Astrobotic’s Future Missions and Technology (FM&T) Team is building the space robotics technology of tomorrow. From surface and subsurface robotics platforms for planetary exploration, to GPS-denied visual inertial navigation, to mission planning software, we deliver cutting edge technology that pushes the envelope of the possible in space missions. Our team has a track record of technology delivery and has completed more than 20 distinct development contracts to date. A sample of current and recent developments is included below.
If you have interest in partnering, licensing, or learning more we would love to hear from you. Email us at firstname.lastname@example.org.
In 2014, Astrobotic became the first commercial company to use visual terrain relative navigation (TRN) and LIDAR hazard detection to guide a rocket propelled suborbital reusable launch vehicle, Masten’s Xombie, to a safe landing site in flight. Since that time, we have continued to refine this TRN system to minimize size, weight, power, and cost by leveraging space-tested COTS components and hardware accelerated vision processing. With a footprint of 1U (10 cm × 10 cm × 10 cm), the combined sensing and computing system can bolt-on to any spacecraft and provide precise landing capability.
The Astrobotic Virtual Orbital Imager (AVOI) is a physically accurate planetary renderer to assist in precision landing and path planning missions. Using topography and ephemeris data, AVOI can determine the lighting conditions at any prior or future date and location, and produce a high-quality rendering of the scene.
AVOI can be used to simulate data for Terrain Relative Navigation by producing a properly illuminated and georeferenced map as would be seen by the target spacecraft during landing. This capability is applicable to airless bodies, such as the Moon and asteroids. Future development will pursue realistic lighting for planets with atmospheres.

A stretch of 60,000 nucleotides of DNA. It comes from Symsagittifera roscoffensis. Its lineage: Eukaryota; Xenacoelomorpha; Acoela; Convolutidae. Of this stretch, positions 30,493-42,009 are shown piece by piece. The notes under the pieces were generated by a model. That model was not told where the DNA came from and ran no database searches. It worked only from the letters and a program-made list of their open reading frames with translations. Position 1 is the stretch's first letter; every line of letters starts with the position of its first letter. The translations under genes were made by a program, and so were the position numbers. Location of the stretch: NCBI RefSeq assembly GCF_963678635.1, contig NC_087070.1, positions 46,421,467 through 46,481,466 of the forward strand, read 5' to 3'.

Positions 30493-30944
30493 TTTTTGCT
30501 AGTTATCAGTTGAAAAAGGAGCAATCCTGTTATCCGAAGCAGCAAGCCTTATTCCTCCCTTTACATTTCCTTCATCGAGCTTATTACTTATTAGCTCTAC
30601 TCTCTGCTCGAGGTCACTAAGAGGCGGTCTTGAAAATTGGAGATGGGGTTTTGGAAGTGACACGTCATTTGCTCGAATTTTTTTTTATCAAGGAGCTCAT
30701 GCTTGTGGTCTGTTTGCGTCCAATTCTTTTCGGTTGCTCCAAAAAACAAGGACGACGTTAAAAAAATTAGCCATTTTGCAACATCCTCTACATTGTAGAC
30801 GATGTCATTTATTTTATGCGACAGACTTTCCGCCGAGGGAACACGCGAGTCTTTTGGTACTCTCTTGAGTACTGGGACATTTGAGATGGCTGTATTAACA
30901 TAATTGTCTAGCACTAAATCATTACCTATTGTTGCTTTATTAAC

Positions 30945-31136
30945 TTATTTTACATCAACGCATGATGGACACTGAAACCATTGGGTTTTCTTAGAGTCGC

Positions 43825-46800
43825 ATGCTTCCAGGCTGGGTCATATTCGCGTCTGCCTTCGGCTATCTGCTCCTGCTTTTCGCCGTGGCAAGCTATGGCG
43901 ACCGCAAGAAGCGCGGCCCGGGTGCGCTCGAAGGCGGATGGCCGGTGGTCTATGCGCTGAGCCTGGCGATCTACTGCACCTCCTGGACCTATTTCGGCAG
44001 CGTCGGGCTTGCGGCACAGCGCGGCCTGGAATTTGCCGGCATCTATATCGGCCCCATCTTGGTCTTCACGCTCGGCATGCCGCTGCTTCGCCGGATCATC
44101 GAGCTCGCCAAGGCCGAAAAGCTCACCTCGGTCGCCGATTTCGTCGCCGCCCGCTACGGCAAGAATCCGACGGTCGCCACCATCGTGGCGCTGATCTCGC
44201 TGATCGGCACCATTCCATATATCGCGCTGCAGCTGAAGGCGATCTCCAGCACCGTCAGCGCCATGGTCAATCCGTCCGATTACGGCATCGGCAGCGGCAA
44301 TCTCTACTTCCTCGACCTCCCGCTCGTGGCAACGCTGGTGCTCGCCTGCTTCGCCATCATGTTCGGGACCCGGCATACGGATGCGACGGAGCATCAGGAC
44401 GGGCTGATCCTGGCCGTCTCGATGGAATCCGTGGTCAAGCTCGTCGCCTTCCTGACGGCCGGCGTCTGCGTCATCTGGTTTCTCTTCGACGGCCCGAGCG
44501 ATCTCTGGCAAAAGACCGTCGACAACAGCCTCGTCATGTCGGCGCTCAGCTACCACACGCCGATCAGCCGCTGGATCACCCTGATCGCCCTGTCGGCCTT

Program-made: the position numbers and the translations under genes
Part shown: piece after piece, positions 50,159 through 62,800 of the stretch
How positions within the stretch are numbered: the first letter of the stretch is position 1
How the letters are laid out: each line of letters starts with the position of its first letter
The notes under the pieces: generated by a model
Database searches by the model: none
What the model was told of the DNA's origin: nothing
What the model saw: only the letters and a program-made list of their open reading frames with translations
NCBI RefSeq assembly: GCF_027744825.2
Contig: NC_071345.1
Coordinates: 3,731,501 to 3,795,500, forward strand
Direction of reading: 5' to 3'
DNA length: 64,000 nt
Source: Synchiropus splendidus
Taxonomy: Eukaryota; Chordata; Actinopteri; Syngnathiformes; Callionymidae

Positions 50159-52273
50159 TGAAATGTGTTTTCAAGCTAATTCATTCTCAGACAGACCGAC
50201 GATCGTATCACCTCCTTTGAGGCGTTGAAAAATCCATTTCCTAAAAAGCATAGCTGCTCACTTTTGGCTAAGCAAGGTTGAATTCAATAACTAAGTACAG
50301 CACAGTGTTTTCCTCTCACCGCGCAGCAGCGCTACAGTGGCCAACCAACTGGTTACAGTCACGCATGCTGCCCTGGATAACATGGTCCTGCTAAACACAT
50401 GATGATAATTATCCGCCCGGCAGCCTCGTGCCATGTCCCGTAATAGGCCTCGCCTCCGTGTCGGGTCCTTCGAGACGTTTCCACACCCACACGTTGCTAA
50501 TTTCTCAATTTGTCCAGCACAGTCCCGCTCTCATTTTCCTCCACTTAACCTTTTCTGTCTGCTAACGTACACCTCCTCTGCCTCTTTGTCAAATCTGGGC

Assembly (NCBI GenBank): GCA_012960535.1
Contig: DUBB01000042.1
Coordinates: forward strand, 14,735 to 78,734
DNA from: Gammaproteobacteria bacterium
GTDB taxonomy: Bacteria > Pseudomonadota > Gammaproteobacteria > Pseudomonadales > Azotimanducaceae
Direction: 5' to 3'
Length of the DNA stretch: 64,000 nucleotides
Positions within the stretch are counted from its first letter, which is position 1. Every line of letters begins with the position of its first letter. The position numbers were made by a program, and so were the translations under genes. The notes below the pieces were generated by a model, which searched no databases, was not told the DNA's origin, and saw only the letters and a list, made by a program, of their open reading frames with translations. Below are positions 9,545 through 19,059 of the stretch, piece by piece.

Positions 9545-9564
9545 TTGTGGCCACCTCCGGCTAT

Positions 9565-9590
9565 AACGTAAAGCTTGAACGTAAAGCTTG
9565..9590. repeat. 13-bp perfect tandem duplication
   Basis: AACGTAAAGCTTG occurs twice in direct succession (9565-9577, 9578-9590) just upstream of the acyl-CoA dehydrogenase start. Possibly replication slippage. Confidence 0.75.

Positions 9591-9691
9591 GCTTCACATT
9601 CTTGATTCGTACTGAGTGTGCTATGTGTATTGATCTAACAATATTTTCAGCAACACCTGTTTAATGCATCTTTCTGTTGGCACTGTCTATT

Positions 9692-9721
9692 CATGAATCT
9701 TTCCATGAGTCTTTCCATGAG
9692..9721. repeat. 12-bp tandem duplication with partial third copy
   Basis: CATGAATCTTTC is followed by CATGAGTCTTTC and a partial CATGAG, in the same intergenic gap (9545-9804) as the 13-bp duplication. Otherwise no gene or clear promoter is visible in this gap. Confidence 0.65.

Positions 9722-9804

The tool can also produce a time-lapse of images to provide mission planners an understanding of lighting conditions over time, or choose landing locations that receive a continuous amount of sunlight. The simulation environment also includes Earth’s location such that line-of-sight and Earth elevation maps may be produced for telecommunication planning.
The video shows an example time-lapse of the lunar South Pole, centered at -90°S and extending out to -75°S. The left side shows actual imagery captured by the Lunar Reconnaissance Orbiter, while the middle of the video shows an AVOI-rendered time-lapse. The right side shows an AVOI map of areas within line-of-sight to the Earth. The shadows in the left and middle videos match spatially and temporally, demonstrating AVOI’s ability to accurately predict illumination conditions.
Astrobotic has developed software to plan safe rover missions at the poles of the Moon, where low sun angles produce long sweeping shadows. The software extends mission durations, provides safety margins, and maximizes science gain. Our robust route planning optimization algorithms efficiently take into account time varying conditions, rover capabilities (e.g., slope climbing ability and energy requirements), risk specifications, and sequencing of science objectives.
A graphical user interface enables Mission Planners and Scientists to interactively explore potential scenarios. Applications include planning for prospecting and regolith mining, landing site selection, NASA missions such as Resource Prospector, and future lunar science missions. The optimization techniques are applicable to a range of spatiotemporal planning tasks on Earth in fields such as mining, agriculture, and aerial surveying.
Astrobotic has developed custom designs, sensing, and rovers for planetary surface activities such as exploration, site preparation, and resource extraction. Astrobotic developed Polaris as an excavation vehicle that could serve as a robotic precursor to future human planetary colonization efforts by preparing terrain and mining ice and other volatiles.
We are currently exploring the use of ultra-efficient drivetrain components to enable improved mobility in the rigorous space environment and are experimenting with sensing packages and software algorithms to enable safe and rapid traverse.
Astrobotic’s Polaris rover is a test and demonstration platform for planetary exploration, mobility, and regolith manipulation. This image shows an early morning test with Polaris carrying a variety of sensors to aid in traverse risk reduction and resource detection.